FRANKFORT, Ky. (KT) — For the first time in history, Kentucky State Police troopers will be equipped with body-worn cameras, as many local law enforcement agencies across the state, to help increase officer safety and public trust.
The new integrated video recording system will be distributed to approximately 780 sworn personnel.
“These recording devices will provide protection to our troopers and officers by documenting exactly what happens during a situation,” said Gov. Andy Beshear. “KSP is committed to being the best, and to doing things right. I commend them for their transparency.”
Immediately following the enactment of the new state budget, KSP evaluated available systems and conducted extensive testing, which included defensive tactics drills, firearms simulations, live fire trainings and typical day-to-day trooper duties.
KSP selected the Motorola M500 Integrated System, which includes a V300 body-worn camera, audio recording device and in-car video with high-definition cameras, which will record a forward dash view and the rear passenger compartment of the patrol vehicle. The recorded video and audio are automatically uploaded to a virtual storage location, decreasing troopers’ time on administrative functions.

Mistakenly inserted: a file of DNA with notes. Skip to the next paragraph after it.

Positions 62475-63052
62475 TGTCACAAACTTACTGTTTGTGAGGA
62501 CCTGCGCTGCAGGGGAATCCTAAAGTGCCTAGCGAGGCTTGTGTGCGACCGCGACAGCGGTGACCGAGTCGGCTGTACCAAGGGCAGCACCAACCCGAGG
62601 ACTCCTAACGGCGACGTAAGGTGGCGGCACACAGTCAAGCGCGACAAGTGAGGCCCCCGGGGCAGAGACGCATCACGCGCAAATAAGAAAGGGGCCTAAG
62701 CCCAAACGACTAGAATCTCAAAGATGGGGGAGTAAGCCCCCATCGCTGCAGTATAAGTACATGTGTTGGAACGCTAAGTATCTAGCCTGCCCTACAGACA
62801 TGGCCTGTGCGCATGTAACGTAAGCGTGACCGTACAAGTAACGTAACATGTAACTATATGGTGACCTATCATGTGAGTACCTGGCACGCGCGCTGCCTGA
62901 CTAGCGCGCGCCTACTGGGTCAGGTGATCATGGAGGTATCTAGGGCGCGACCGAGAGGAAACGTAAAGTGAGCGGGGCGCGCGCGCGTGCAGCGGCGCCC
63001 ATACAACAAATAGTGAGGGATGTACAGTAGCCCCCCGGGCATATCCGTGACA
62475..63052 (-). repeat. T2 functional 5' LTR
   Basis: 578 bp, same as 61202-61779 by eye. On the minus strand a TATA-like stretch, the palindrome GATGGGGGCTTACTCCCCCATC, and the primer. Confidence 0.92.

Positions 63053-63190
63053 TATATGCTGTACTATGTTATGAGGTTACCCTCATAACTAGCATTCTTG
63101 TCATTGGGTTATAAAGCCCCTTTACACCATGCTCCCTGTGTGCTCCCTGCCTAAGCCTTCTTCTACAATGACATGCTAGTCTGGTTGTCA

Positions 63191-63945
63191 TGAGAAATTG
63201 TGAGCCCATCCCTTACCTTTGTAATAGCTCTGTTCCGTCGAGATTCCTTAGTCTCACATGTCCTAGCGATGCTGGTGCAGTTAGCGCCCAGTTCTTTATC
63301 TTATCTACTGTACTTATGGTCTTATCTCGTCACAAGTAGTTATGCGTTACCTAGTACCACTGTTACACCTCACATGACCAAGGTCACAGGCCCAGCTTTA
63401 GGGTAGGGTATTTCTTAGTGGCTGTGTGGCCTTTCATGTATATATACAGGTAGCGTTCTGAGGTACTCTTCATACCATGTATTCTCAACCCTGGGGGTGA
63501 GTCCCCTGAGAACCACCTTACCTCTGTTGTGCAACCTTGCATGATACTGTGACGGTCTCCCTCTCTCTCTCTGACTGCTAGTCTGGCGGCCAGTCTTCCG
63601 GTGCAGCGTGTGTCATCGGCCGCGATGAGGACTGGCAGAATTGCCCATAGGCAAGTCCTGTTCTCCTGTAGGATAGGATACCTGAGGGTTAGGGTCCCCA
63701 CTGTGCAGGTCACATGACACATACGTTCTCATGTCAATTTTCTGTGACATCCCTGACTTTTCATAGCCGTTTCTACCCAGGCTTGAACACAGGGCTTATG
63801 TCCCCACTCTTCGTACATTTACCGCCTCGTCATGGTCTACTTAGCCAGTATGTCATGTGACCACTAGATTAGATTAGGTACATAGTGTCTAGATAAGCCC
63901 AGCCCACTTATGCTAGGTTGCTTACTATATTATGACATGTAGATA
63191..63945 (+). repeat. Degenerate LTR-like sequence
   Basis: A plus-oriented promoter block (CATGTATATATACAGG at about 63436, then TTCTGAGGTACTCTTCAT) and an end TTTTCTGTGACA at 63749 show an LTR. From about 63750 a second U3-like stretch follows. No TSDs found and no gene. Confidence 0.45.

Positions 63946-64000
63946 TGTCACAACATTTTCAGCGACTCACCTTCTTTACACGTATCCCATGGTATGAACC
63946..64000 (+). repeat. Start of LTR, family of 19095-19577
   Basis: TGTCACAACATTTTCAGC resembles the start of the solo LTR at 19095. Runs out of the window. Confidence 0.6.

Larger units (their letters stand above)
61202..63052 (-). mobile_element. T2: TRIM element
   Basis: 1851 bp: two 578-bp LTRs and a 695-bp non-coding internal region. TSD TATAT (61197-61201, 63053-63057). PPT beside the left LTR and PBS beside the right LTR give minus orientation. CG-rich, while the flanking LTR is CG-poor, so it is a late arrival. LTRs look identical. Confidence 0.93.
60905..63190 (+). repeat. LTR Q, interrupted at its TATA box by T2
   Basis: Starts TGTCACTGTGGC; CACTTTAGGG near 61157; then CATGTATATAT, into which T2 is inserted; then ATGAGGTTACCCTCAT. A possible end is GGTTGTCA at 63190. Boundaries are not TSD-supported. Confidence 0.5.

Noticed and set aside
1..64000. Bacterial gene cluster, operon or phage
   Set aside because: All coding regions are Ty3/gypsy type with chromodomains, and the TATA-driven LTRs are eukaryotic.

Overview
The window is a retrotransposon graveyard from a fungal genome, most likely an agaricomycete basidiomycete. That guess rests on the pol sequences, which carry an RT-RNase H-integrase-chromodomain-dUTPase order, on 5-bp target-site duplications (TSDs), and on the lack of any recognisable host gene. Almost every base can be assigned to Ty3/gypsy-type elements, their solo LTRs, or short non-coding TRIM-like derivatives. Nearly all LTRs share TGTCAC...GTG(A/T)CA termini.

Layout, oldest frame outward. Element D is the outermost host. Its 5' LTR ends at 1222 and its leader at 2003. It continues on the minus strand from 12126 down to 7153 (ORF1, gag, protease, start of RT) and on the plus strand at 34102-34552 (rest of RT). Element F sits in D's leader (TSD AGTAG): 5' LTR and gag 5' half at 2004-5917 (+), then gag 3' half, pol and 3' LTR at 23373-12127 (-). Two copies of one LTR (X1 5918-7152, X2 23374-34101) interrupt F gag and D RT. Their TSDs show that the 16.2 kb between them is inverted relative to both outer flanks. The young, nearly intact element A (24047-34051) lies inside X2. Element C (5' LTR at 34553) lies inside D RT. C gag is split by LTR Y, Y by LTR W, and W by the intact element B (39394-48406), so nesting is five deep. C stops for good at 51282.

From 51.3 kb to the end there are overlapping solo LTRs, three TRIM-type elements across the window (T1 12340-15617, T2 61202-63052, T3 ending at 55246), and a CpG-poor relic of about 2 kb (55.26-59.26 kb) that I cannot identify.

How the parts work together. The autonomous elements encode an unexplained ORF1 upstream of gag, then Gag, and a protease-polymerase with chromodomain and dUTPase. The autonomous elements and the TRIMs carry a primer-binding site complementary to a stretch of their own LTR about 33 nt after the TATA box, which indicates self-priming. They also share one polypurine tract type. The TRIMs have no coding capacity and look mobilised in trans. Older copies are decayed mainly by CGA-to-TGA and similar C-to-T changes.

“When the Governor’s budget allocated funds for an integrated video system, we realized the need to carefully test and evaluate the best equipment for us,” said KSP Commissioner Phillip Burnett Jr. “KSP plans to deploy the Motorola system in all cruisers by the end of 2023, beginning with newly issued cruisers first. Troopers assigned to those cruisers will receive the corresponding body worn cameras at that time.”
Documenting trooper interactions in the field allows KSP leadership to investigate grievances against officers and can be used in refining techniques taught to cadets at the KSP academy.
“Public safety is fundamental to creating a better Kentucky for all of those who choose to call the commonwealth their home. These devices demonstrate to the public that reviews of law enforcement activity will be thorough and transparent, thereby strengthening public trust in law enforcement,” stated Justice and Public Safety Cabinet Secretary Kerry Harvey.
KSP will hire 28 civilian employees to assist in documentation, system maintenance and archival of video footage captured through the integrated video recording system.